Jan 10

Invasive reindeer are to be eradicated from South Georgia in an attempt to save the unique environment of this sub-Antarctic island.

Reindeer are normally found in the Arctic

As well as being home to 3,000 reindeer, the island of South Georgia has many endemic species of fauna and flora that evolved in the absence of grazing pressures. These species are now struggling to survive in the reindeer’s overbearing presence, and the Government of South Georgia and the South Sandwich Islands has announced plans to eradicate the population in an effort to save the island’s unique species.

Habitat destruction

Reindeer were first introduced to South Georgia by the Norwegians in the 1900s to provide fresh meat on whaling missions in Antarctica. The population was originally managed by regular hunting, but when whaling stations were shut down in the 1960s, all hunting ceased.

Since then, the reindeer population has increased dramatically to a point where the island’s flora and fauna can no longer cope. Reindeer trample the indigenous plants, threaten king penguins and other local birds by destroying their nests and habitat, and cause substantial soil erosion.

King penguins are just one of the species threatened by the presence of reindeer

The reindeer herd is currently restricted by glaciers to the only suitable grazing habitat, which is also the most biologically productive. However, the impending threat of climate change and glacial recession will serve to increase the damage caused by opening up access to the rest of the island.

The government has decided to eradicate the reindeer population on South Georgia on the grounds of responsible environmental management practices.

Reindeer are grazing on the most biologically productive parts of the island

Island restoration

The reindeer cull will be led by the Norwegian Sami herdsmen whose expertise will ensure the programme goes smoothly, and it is estimated that it will take place over two summers. Meat from the cull will not go to waste and will be sold on the Falkland Islands, since South Georgia has no permanent resident population.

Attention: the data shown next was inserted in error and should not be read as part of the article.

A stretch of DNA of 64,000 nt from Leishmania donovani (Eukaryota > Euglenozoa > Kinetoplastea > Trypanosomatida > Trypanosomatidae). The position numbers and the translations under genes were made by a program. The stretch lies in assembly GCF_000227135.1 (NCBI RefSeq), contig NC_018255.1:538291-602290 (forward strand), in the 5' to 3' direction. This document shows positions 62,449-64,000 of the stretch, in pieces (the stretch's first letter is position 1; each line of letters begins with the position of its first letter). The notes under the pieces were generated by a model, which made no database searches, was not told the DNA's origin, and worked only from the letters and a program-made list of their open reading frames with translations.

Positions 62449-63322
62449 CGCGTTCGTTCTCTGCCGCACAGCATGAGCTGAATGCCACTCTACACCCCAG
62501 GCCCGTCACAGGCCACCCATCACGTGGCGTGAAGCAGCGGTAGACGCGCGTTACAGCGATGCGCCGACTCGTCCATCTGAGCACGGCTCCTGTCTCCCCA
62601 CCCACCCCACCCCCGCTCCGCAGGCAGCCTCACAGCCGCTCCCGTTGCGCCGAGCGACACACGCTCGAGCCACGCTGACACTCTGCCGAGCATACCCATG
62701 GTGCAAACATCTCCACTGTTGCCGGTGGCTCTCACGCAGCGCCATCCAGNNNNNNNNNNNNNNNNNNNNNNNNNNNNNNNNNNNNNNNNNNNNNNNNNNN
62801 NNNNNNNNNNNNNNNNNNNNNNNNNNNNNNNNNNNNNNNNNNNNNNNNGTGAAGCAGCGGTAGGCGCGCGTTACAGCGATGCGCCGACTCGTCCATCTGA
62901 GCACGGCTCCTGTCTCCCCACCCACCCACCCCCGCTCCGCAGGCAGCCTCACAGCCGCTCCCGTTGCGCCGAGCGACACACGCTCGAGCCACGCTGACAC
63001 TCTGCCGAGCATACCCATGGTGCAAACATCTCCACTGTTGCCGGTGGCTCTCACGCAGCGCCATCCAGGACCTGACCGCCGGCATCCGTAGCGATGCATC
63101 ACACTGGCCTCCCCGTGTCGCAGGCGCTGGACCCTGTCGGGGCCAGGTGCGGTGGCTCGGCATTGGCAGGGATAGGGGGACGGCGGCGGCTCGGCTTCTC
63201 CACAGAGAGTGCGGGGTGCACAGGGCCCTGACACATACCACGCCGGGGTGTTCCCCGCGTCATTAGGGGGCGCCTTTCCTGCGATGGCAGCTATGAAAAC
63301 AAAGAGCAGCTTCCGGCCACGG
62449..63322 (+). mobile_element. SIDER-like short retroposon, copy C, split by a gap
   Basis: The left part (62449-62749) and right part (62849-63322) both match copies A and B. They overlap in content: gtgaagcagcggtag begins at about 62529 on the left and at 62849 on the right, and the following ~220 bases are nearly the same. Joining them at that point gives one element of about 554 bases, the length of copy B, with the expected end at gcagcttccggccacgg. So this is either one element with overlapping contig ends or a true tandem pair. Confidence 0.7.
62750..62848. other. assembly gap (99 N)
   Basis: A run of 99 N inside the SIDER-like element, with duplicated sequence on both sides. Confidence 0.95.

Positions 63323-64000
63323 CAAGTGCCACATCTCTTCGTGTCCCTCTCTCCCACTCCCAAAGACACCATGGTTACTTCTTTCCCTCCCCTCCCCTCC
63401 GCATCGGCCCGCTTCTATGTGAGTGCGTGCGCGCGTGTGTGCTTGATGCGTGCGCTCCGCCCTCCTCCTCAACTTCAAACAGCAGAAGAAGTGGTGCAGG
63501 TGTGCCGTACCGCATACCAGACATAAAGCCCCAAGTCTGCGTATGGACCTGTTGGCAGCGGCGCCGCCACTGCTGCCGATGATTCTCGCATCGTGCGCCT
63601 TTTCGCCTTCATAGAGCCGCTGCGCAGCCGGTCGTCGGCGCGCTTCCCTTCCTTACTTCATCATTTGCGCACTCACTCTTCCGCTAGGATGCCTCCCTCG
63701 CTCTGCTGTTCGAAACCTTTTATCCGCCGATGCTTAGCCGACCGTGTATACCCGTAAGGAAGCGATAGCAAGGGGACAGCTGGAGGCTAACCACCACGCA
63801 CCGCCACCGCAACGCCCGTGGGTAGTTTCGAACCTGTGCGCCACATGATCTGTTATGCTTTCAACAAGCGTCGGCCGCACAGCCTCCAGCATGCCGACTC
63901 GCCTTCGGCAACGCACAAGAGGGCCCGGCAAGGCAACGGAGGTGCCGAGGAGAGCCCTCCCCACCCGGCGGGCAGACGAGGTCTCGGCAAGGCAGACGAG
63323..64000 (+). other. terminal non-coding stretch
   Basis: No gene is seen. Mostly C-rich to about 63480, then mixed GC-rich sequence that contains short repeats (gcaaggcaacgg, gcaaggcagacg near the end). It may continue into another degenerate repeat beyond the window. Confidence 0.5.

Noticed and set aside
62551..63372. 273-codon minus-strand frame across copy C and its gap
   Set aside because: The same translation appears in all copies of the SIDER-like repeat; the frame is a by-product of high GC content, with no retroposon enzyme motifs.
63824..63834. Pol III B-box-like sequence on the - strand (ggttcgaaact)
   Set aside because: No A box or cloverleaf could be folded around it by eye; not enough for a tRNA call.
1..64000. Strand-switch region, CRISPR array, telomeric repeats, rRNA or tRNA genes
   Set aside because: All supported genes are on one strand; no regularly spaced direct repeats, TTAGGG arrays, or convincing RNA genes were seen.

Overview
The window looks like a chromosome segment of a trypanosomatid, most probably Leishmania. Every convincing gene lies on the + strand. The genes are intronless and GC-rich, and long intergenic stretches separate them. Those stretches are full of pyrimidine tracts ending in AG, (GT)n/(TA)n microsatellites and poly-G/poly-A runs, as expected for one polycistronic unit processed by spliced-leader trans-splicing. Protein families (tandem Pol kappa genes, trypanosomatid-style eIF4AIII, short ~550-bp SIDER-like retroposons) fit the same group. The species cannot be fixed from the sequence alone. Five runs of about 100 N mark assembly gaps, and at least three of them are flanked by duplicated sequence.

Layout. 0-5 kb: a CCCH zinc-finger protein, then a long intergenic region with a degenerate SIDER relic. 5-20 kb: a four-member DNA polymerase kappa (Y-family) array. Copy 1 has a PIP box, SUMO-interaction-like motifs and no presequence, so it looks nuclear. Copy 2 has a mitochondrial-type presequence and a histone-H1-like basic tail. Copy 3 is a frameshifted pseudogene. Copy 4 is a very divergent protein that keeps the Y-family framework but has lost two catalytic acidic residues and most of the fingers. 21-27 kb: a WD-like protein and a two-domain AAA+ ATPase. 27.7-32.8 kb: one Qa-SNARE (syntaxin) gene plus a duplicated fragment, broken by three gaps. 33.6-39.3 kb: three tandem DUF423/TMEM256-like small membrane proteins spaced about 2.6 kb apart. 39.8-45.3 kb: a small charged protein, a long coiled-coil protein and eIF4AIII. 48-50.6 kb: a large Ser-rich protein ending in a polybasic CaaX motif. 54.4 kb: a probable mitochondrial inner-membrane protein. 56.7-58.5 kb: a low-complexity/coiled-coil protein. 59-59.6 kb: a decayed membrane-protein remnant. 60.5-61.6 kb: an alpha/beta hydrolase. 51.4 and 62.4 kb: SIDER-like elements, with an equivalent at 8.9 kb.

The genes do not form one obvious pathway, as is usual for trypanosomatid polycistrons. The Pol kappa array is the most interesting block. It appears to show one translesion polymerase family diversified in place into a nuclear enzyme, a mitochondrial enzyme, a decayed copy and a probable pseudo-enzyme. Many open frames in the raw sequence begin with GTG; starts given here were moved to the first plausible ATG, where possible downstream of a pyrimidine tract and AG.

The Sami herdsmen are experienced in handling reindeer

Scientists hope that this, alongside a rat eradication programme currently in progress, will restore the island of South Georgia by allowing native plant species and bird populations to recover. Two native bird species which scientists hope will benefit from the removal of rats and reindeer are the South Georgia pipit and the South Georgia pintail, a subspecies of the yellow-billed pintail.

The endemic South Georgia pintail will benefit from the eradication of rats and reindeer

 

Read more on this story at BBC News – South Georgia prepares to cull its invasive reindeer.

Find out more about the invasive reindeer population from the IUCN Species Survival Commission Invasive Species Specialist Group newsletter.

View photos and videos of reindeer on ARKive.

Kaz Armour, ARKive Text Author

  • ininanga (January 11th, 2013 at 3:05 am):

    “Reindeer trample the indigenous plants, threaten king penguins and other local birds by destroying their nests and habitat, and cause substantial soil erosion.”
    This message, is matchless))), it is interesting to me :)

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